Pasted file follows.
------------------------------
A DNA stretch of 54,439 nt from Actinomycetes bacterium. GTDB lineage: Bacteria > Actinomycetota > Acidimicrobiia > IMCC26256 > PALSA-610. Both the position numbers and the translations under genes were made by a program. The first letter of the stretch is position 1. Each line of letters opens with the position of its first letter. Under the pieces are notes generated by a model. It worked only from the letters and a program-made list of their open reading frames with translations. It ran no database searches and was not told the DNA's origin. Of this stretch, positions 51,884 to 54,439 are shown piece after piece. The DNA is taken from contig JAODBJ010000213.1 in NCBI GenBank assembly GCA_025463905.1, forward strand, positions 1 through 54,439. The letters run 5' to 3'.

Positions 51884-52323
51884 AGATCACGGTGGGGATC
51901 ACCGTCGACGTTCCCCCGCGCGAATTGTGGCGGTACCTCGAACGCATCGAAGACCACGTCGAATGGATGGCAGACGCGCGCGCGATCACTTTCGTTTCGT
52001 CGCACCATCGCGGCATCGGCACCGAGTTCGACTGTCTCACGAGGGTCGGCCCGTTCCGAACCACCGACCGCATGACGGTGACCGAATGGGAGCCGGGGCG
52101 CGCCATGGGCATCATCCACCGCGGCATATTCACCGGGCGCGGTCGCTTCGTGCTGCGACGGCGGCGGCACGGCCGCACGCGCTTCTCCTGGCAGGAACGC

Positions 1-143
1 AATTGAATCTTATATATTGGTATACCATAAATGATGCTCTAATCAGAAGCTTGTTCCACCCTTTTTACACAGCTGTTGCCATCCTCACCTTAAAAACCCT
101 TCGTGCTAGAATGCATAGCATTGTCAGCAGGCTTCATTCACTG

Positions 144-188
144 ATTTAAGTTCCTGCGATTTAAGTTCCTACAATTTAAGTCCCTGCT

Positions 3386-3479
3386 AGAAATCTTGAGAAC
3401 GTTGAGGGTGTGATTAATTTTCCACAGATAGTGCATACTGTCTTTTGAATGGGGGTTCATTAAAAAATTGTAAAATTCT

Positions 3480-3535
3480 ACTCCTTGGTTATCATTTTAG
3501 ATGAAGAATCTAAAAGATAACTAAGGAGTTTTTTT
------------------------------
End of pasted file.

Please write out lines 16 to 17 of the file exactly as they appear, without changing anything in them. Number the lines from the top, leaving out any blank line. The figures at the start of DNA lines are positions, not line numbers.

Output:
3480 ACTCCTTGGTTATCATTTTAG
3501 ATGAAGAATCTAAAAGATAACTAAGGAGTTTTTTT